III. **Use a Scatterplot to Draw a Trend Line and Estimate Unknown Outputs and Given Inputs**

Scatterplots are as useful for finding a relationship between variables as they are for making predictions. Here, we will make a ** trend line**,

**or a line that best describes the data on a scatterplot**, in order to estimate unknown outputs for given inputs.

A trend line is a straight line that best represents the points on a scatterplot. The trend line may go through some points but need not go through them all. The trend line is used to show the pattern of the data. This trend line may show a positive trend or a negative trend. However, if there is no relationship, then no trend line can be adequately drawn.

Your trend line is your best approximation so it may be different from others’.

**The line on this graph is the** *trend line***; it is the line that best describes the data. About half of the points should be on either side of the line.**

**You may notice that outliers are practically ignored when a trend line is drawn. This trend line goes from the lower left to the upper right and shows a positive relationship.**

**Notice that this trend goes down and indicates a negative correlation or relationship. You could also see that it goes off of the chart. Therefore, we could use a chart like this one to predict the trend. It is likely that the trend will continue to go down.**

IV. **Use a Graphing Calculator to Find the Best-Fitting Line for a Scatterplot**

You probably recognize this coordinate plane. In previous lessons, you used points on a graph to find the equation of a line. A scatterplot is created on a coordinate plane and its trend line, just like any non-vertical line on a graph, has a function rule. Using the same methodology, you can write the equation of a trend line. You can use slope and -intercept, for instance.

Graphing Calculators

If you got the basic idea, you see that scatterplots are powerful tools. I’m sure you know that computers and technology our even more powerful at times. Scientists in the real world rarely create scatterplots on a piece of paper and compute equations by hand. They use computer programs that can approximate the trend line much more accurately than you and I can with our eyes.

You can make scatterplots on your graphing calculator, if you have one. Then, you can compute the trend line called the *linear regression* in some models. Your graphing calculator can put the equation in form or form, depending on the mode you choose. Then, you can choose any input values for which your calculator will tell you the output values.

Every graphing calculator is different. The key combination necessary for these operations is shown in your guidebook. When you study more advanced math, these operations will be required. Try it now and see how close your response gets on your graphing calculator to the one you computed by hand.

## Real-Life Example Completed

*Height and Speed in the 800 m*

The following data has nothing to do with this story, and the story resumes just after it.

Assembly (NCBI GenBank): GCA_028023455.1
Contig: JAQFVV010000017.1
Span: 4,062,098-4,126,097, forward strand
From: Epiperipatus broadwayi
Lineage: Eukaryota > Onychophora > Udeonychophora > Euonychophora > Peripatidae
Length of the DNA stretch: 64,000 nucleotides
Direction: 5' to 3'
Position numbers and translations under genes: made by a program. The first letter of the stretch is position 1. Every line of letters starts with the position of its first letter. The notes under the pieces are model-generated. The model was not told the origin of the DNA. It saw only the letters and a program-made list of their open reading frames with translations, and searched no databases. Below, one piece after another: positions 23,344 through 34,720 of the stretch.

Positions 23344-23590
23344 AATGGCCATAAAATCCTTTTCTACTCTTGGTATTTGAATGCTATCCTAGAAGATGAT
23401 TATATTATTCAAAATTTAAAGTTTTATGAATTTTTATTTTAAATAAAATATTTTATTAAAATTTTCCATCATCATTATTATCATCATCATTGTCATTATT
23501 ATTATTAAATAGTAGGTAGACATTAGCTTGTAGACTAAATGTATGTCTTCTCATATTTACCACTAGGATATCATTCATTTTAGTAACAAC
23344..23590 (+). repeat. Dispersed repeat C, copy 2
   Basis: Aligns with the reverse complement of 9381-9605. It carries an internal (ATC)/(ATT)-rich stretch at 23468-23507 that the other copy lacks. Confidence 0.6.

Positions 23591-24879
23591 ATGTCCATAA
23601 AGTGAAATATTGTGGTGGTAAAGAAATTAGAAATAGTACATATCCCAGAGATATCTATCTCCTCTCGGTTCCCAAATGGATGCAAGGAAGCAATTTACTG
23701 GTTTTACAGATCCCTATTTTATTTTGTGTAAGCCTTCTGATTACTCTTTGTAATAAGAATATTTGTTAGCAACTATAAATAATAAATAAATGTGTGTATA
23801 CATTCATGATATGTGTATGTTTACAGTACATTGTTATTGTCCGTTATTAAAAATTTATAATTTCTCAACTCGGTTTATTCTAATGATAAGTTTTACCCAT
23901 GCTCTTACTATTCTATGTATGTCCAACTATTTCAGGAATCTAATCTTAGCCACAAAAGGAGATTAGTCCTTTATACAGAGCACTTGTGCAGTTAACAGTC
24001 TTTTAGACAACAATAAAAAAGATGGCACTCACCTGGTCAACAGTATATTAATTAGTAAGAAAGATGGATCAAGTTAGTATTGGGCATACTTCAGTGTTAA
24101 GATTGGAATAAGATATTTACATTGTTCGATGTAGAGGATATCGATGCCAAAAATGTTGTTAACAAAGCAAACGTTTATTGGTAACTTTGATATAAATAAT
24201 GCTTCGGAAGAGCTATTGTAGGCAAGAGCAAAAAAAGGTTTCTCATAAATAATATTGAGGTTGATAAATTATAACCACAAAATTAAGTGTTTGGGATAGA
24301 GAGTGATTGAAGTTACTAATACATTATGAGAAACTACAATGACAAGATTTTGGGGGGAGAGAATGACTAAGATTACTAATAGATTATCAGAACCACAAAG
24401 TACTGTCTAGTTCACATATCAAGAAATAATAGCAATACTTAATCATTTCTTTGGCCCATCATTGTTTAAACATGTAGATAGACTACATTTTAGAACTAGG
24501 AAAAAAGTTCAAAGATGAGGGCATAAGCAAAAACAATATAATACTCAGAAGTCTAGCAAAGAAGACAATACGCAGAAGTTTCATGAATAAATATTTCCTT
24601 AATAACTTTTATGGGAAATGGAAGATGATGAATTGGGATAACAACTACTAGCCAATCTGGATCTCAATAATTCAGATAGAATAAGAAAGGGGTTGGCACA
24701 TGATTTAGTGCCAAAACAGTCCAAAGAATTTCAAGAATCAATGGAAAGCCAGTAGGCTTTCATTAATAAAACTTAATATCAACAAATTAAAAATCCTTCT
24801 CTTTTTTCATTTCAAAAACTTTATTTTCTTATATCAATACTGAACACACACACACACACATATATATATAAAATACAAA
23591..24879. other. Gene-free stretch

**Here is the original problem from the introduction. Reread it and then create a scatterplot to prove that there is or is not a correlation between height and speed.**

Mr. Watson has determined that there is a correlation between speed and the height of the student. He is so sure of it, that he gathered data to support his claim. When looking at the students who run the 800 meters, he gathered the following heights and times.

Can Mr. Watson support his claim given this data?

*Remember there are two parts to your answer.*

*Solution to Real – Life Example*

**First, let’s put the data in a table so that we can see it clearly.**

height |
time |
---|---|

2.18.23 | |

2.18.25 | |

2.20.01 | |

2.23.20 | |

2.26.11 | |

3.01.01 |

**Looking at this data, you can suspect that there will be a correlation between speed and height. Let’s look at a scatterplot of the data.**

**You can see the positive correlation which shows that there is a correlation between height and speed in the 800 meters event.**

## Vocabulary

Here are the vocabulary words that are found in this lesson.

- Scatterplot
- a graph where corresponding values are placed on the coordinate plane and the relationship between the values can be determined.

- Input Value
- the value - it is the independent value

- Output Value
- the value - it is the dependent value

- Positive Correlation
- a scatterplot where the points plotted go up from left to right.

- Negative Correlation
- a scatterplot where the points plotted go down from left to right.

- No Correlation
- a scatterplot where there isn’t a clear relationship between the dependent and independent values.

## Time to Practice

Directions: Use what you have learned to answer each question or complete each task.

- Make a scatterplot to display the data set in the table:

What type of relationship would you predict for the following variables, positive, negative, or no relationship?

- altitude vs. the amount of oxygen in the atmosphere
- number of customers vs. profit
- number of siblings vs. grade point average

What type of relationship is shown in the following scatterplots?

- Use the following table to make a scatter plot.

- Draw a trend line.
- Identify the type of relationship.
- Then predict the output values for the input values 10 and 40.

A zoologist studied the relationship between the kilometers from a lake and number of felines per 100 square kilometers. She found the following data:

- Make a scatterplot that illustrates this data.
- Draw a trend line.
- Use slope and -intercept to calculate the equation of your trend line.
- Use your equation to estimate the number of felines 1.5 kilometers from a lake.
- Use your graphing calculator to create a scatterplot and calculate the linear regression.

Directions: Define the following terms.

- Input value
- Output value
- Positive correlation
- Negative correlation
- No correlation